Fasika (St. Paul)


That Minnesota has a large Somali population is well known. Less well known is the fact that there are immigrants here from a number of other African nations as well—as per this article, in 2015 Minnesota had the 9th largest African population in the US and experts believe the number of immigrants—taking foreign and US born populations together—may be twice the reported number . Of this population the Twin Cities metro area was home to almost 25,000 Ethiopians in 2015—a dramatic rise since 2000 when the population was just above 6000. This is reflected in a sizable number of Ethiopian restaurants, many of which—and some would say, the best of which—can be found on or off University Avenue in St. Paul. The University/Snelling area in particular—a key node of “Little Africa”—has a number of Ethiopian businesses. Of these businesses, Fasika is one of the most iconic. After our visit to the Little Africa festival in August we were inspired to eat more Ethiopian food and Fasika seemed like the best place to renew the acquaintance.  Continue reading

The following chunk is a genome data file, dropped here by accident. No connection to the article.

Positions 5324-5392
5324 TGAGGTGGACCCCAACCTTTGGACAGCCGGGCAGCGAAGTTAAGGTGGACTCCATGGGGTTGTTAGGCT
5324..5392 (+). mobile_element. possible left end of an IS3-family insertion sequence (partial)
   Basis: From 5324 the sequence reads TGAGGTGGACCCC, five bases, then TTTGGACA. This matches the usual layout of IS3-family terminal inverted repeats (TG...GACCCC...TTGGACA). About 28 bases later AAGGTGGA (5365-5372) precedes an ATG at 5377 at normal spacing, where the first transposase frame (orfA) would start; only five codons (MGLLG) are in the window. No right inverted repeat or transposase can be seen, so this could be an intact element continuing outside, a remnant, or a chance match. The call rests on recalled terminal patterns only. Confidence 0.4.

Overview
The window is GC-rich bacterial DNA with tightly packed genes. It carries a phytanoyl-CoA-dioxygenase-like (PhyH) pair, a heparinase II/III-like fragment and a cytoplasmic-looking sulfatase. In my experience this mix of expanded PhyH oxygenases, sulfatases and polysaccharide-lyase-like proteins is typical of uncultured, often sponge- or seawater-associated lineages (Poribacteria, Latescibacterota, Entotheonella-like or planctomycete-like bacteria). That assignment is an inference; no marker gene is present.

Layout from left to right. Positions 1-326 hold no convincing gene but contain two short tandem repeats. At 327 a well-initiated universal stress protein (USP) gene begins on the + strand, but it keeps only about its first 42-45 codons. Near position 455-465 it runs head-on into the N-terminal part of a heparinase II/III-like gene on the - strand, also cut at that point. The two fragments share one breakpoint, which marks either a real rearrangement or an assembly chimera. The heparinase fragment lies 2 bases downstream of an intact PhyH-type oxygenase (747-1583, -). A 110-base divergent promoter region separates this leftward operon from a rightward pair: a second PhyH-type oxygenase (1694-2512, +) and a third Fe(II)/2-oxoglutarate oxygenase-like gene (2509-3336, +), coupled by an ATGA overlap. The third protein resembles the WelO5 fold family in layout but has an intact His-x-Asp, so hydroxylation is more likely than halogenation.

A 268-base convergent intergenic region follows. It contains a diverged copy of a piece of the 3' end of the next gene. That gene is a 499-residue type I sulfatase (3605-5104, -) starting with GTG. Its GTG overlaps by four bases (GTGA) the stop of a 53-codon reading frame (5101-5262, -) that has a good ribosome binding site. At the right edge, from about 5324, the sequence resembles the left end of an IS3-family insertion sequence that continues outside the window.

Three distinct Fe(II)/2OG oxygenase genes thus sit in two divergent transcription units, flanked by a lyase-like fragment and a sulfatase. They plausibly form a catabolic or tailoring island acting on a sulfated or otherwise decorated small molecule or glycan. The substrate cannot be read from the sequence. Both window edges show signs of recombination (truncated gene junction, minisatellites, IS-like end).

4th Annual Little Africa Fest, St. Paul


On Saturday we went up to St. Paul to take in some of the 4th Annual Little Africa Fest. It was held in Hamline Park, at the corner of Lafond and Snelling (free admission). There are quite a few African restaurants and businesses in the area and there’s also a sizable immigrant African population: Somalis and Ethiopians, in particular, but also Eritreans and immigrants from various west African nations. This is a part of the Twin Cities that we have not previously seen much of or interacted with and we’re eager to close that gap. Our town in semi-rural, southern Minnesota is not remarkably culturally diverse (though there’s more diversity here than most might imagine) and as our kids get older it becomes more and more urgent for us to get them to see Minnesota as not just a sea of whiteness. Fortunately, the Twin Cities offer plenty of opportunities to expand cultural horizons.  Continue reading